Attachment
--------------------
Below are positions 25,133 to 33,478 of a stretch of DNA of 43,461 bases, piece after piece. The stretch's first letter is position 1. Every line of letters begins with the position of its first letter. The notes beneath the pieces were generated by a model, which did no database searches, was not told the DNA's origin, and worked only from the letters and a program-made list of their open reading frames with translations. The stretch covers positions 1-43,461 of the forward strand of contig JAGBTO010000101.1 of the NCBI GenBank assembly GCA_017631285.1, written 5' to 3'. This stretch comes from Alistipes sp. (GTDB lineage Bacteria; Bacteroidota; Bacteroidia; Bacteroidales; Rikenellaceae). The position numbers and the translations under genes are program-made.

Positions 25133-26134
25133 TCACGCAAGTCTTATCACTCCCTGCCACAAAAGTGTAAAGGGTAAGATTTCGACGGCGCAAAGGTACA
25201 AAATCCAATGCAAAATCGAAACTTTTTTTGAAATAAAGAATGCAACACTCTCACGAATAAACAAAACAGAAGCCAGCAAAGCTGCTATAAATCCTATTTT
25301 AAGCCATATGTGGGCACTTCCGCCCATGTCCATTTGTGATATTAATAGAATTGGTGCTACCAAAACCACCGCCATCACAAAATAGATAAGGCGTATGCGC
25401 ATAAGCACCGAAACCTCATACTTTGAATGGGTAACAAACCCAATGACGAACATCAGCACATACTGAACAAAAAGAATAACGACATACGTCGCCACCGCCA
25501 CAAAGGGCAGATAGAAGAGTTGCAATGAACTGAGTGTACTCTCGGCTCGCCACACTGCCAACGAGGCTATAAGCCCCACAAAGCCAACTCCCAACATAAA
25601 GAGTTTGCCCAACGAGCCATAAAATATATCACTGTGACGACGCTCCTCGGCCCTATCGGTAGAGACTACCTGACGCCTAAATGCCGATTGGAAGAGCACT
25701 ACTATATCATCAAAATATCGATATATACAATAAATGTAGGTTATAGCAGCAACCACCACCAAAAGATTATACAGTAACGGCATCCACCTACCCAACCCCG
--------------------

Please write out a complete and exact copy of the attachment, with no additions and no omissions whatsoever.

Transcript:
Below are positions 25,133 to 33,478 of a stretch of DNA of 43,461 bases, piece after piece. The stretch's first letter is position 1. Every line of letters begins with the position of its first letter. The notes beneath the pieces were generated by a model, which did no database searches, was not told the DNA's origin, and worked only from the letters and a program-made list of their open reading frames with translations. The stretch covers positions 1-43,461 of the forward strand of contig JAGBTO010000101.1 of the NCBI GenBank assembly GCA_017631285.1, written 5' to 3'. This stretch comes from Alistipes sp. (GTDB lineage Bacteria; Bacteroidota; Bacteroidia; Bacteroidales; Rikenellaceae). The position numbers and the translations under genes are program-made.

Positions 25133-26134
25133 TCACGCAAGTCTTATCACTCCCTGCCACAAAAGTGTAAAGGGTAAGATTTCGACGGCGCAAAGGTACA
25201 AAATCCAATGCAAAATCGAAACTTTTTTTGAAATAAAGAATGCAACACTCTCACGAATAAACAAAACAGAAGCCAGCAAAGCTGCTATAAATCCTATTTT
25301 AAGCCATATGTGGGCACTTCCGCCCATGTCCATTTGTGATATTAATAGAATTGGTGCTACCAAAACCACCGCCATCACAAAATAGATAAGGCGTATGCGC
25401 ATAAGCACCGAAACCTCATACTTTGAATGGGTAACAAACCCAATGACGAACATCAGCACATACTGAACAAAAAGAATAACGACATACGTCGCCACCGCCA
25501 CAAAGGGCAGATAGAAGAGTTGCAATGAACTGAGTGTACTCTCGGCTCGCCACACTGCCAACGAGGCTATAAGCCCCACAAAGCCAACTCCCAACATAAA
25601 GAGTTTGCCCAACGAGCCATAAAATATATCACTGTGACGACGCTCCTCGGCCCTATCGGTAGAGACTACCTGACGCCTAAATGCCGATTGGAAGAGCACT
25701 ACTATATCATCAAAATATCGATATATACAATAAATGTAGGTTATAGCAGCAACCACCACCAAAAGATTATACAGTAACGGCATCCACCTACCCAACCCCG